El Brison and Las Batatas Arriba, are located high in the Cordillera Septentrional in the north of the Dominican Republic. They have neither running water nor electricity, and access to the communities is difficult or impossible by automobile depending on the weather conditions. As a result the communities have been largely neglected and remain completely without infrastructure, apart from a one-room elementary school.

Duncan is working on an overall project for the construction of a gravity-fed water system with a spring catchment to provide drinking water to 49 homes. The water system will be complemented by the formation of a community water board to govern the water system, and health and hygiene promoters to teach the community how to use the water to improve their well. Work has already begun on the tubeline.

El Brison Water System Project – Dominican RepublicThe system is designed to serve the current population of 205 people, plus expected expansion. The source flow rate will be 3.5 gallons/minute, with water availability at 25 gallons/person/day.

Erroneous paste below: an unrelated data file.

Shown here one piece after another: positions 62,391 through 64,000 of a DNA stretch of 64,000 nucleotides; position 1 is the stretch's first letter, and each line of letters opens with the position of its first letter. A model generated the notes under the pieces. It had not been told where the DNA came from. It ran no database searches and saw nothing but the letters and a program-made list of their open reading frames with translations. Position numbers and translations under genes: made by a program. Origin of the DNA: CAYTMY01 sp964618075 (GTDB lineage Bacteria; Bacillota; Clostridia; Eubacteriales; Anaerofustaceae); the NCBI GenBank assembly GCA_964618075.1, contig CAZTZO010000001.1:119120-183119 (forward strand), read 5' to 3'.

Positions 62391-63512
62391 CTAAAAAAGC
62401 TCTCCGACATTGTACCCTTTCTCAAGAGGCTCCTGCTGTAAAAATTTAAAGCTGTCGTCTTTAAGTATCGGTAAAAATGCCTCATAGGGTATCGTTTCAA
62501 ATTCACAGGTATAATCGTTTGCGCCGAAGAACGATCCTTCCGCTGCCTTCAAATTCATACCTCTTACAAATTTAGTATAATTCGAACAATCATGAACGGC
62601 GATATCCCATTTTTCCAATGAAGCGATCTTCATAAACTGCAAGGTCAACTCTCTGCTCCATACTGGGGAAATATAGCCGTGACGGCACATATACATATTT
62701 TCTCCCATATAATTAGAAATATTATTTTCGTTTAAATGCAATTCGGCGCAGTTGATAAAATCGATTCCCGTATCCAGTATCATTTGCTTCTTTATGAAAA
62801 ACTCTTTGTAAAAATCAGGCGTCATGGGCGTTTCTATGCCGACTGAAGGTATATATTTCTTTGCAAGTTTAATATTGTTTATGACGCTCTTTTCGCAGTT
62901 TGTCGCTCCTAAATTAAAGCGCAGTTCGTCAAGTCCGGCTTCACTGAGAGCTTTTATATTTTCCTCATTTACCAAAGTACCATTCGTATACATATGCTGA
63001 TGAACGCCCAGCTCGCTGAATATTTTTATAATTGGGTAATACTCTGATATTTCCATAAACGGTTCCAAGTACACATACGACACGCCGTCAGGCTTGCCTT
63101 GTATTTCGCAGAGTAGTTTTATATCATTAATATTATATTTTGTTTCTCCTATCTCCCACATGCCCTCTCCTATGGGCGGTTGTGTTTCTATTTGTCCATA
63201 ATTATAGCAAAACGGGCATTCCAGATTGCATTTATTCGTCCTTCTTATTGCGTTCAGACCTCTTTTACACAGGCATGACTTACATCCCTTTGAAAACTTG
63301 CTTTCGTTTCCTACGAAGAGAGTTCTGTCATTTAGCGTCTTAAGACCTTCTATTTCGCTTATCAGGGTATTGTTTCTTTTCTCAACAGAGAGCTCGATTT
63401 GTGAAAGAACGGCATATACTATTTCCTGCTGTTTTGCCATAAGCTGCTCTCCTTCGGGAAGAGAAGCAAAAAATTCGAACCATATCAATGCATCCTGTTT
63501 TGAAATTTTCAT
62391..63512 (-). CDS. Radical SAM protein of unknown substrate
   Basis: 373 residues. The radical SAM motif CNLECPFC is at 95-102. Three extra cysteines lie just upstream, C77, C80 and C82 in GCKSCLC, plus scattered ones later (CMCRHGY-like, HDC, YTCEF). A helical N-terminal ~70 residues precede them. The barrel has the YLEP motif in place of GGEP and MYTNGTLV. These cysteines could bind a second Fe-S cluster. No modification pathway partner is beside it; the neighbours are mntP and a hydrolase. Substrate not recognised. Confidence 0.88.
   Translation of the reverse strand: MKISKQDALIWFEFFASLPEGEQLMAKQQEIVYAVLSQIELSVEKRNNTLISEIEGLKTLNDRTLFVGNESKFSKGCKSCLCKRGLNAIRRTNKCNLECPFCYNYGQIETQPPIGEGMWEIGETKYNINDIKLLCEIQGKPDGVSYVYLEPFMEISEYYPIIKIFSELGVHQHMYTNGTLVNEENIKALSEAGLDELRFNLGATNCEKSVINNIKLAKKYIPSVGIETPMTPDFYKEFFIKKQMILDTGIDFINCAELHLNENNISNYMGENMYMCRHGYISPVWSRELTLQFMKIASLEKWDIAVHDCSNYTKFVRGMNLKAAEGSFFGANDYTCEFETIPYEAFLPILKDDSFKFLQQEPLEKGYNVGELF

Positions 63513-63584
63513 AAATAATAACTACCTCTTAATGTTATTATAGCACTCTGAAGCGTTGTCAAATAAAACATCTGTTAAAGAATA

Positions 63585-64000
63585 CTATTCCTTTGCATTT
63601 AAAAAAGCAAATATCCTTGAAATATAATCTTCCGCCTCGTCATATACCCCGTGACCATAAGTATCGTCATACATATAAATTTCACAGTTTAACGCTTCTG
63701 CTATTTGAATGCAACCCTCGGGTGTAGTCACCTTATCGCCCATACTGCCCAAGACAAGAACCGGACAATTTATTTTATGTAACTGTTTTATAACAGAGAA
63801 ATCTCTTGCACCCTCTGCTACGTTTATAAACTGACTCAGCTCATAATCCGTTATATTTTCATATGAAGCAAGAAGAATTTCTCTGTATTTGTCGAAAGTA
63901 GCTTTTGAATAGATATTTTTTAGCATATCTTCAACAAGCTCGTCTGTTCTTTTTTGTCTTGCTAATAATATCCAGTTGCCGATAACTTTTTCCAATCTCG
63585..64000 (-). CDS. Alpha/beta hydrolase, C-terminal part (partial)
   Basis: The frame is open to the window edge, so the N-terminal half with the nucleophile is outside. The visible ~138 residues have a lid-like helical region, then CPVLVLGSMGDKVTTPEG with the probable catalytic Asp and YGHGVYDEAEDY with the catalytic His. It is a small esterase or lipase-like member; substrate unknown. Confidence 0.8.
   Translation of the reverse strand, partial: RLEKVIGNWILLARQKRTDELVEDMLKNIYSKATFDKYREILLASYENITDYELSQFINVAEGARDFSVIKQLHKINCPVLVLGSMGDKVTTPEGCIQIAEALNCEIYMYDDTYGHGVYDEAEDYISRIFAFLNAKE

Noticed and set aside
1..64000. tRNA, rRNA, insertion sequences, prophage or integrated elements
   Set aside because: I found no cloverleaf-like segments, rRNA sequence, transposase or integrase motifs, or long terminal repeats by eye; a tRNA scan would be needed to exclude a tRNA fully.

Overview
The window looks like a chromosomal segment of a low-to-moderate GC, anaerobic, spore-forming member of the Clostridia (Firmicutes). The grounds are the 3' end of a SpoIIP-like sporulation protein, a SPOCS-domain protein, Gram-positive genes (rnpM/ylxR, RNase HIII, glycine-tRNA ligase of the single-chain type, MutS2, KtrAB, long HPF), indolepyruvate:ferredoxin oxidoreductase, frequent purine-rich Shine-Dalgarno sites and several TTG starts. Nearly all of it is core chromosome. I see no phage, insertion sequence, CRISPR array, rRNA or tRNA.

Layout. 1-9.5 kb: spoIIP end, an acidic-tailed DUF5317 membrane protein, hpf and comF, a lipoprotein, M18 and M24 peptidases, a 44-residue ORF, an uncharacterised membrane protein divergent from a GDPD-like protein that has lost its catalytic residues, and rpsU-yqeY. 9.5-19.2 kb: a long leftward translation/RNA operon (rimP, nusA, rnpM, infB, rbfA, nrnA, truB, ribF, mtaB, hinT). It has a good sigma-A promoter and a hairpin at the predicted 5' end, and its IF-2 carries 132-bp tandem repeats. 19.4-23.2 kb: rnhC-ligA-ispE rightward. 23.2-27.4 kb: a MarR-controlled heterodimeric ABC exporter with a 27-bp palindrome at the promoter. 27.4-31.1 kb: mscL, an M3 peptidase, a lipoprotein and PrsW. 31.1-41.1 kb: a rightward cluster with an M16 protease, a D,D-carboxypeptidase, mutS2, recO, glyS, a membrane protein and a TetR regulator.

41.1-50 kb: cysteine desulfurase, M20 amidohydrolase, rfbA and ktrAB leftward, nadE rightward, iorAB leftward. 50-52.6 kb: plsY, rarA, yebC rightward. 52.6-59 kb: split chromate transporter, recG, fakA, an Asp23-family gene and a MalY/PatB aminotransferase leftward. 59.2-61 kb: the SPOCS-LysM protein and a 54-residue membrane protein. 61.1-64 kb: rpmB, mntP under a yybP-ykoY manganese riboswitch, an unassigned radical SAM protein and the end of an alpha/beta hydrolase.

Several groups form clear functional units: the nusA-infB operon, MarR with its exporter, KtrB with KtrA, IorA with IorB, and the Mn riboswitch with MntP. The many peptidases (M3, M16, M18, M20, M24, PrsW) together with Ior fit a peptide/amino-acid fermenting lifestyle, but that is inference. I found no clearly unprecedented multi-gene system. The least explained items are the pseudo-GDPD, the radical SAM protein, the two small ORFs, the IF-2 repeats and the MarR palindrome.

A significant part of the overall project is the construction of a ferro-cement tank. The tank will store water during off hours so that during peak water demand there will always be water available in the pipeline.

Project funds will be used to purchase materials, including rebar, wire mesh, cement, sand, gravel, wire, aluminum lids, plywood, tarp, paint and plumbing fixtures.

As part of the overall program, the construction of this tank will include the training of several Haitians who, after completion of training, will go to Haiti to build at least 8 additional tanks. As part of the agreement for receiving training these workers will capacitate more workers in Haiti to continue to build these tanks, which are in high demand during the current crisis.

Most of the labor will be volunteer labor, with the exception that the trainees will receive small stipends.

The construction of this tank will take 5 days to complete, and is already underway.